”This is Joh Bjelke-Petersen stuff,” he added in a reference to a former controversial conservative premier of the Australian state of Queensland, whose economically prosperous 19 years in office were marred by heavy-handed dealing with protesters and political corruption among officials.

Friends of the Earth spokesman Cam Walker also slammed the bill, saying it would be “irony in the fullest sense” if it were used against farming communities opposed to gas exploration, a cause his group supports.

“We don’t know how much discretion will be used by police. It puts fear into average community members who are not activists who feel compelled to protect their communities against gas drilling,” he said.

Proponents defend the legislation, saying Victoria Police need extra powers to deal with some situations, including the regular anti-abortion protests outside the Melbourne fertility control clinic, an issued that the state capital’s council had difficulty addressing in the past, or the protest trying to hamper construction of the East West Link toll road, which critics believe to be a case of misspending public funds.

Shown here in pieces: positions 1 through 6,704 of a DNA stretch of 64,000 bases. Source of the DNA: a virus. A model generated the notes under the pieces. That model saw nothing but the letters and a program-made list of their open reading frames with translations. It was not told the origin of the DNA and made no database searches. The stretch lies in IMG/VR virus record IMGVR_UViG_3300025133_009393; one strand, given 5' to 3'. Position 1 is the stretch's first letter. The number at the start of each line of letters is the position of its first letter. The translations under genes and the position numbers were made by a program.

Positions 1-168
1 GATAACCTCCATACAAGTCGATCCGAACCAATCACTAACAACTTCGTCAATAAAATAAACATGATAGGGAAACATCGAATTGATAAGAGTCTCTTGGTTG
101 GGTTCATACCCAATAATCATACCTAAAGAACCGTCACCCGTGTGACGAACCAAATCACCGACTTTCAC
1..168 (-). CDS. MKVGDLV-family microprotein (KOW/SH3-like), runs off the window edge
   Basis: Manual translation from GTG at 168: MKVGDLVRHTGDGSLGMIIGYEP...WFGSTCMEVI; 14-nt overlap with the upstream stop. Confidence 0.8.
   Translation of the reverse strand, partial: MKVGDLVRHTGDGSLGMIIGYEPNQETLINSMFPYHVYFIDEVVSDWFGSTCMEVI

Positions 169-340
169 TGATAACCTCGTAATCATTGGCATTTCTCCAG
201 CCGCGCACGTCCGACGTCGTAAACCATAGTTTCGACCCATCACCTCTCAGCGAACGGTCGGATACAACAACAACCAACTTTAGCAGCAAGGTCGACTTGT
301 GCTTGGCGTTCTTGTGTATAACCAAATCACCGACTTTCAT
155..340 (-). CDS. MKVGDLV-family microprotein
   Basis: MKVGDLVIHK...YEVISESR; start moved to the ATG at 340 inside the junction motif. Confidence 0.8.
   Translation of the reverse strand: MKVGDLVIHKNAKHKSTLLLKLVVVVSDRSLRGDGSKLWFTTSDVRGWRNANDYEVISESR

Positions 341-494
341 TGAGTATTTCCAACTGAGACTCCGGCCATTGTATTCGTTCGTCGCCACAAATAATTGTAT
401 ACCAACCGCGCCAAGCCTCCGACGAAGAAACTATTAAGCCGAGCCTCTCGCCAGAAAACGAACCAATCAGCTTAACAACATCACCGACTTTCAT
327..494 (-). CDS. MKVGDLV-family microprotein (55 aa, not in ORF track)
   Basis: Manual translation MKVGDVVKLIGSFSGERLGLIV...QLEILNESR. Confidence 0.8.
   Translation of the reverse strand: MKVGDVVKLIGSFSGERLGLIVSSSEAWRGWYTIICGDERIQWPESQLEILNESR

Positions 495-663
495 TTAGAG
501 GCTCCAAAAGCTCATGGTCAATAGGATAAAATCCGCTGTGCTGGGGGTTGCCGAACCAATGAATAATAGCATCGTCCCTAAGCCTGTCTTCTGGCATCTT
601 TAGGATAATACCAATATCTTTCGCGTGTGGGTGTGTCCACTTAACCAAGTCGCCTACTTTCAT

The laws would give Victoria Police the power to issue move-on orders to protesters who “deliberately seek to stop people going about their lawful business,” argued Attorney-General Robert Clark.

They would not affect “Victorians’ rights to engage in lawful and peaceful protest to express their views,” he said.

Ironically, as the bill was debated on Tuesday night, a group of 20 activists were told to leave the chamber’s public gallery after they started chanting and yelling in a protest against the bill. Four of the protesters were arrested for refusing to move on.

After the disturbance Health minister David Davis called on President Bruce Atkinson to “review security at Parliament House and ensure members can conduct debate in peace and without threats or thuggish behavior.”

Victoria is the second most populous of Australia’s six states. The capital, Melbourne, is home to over 4 million people.

Next Page »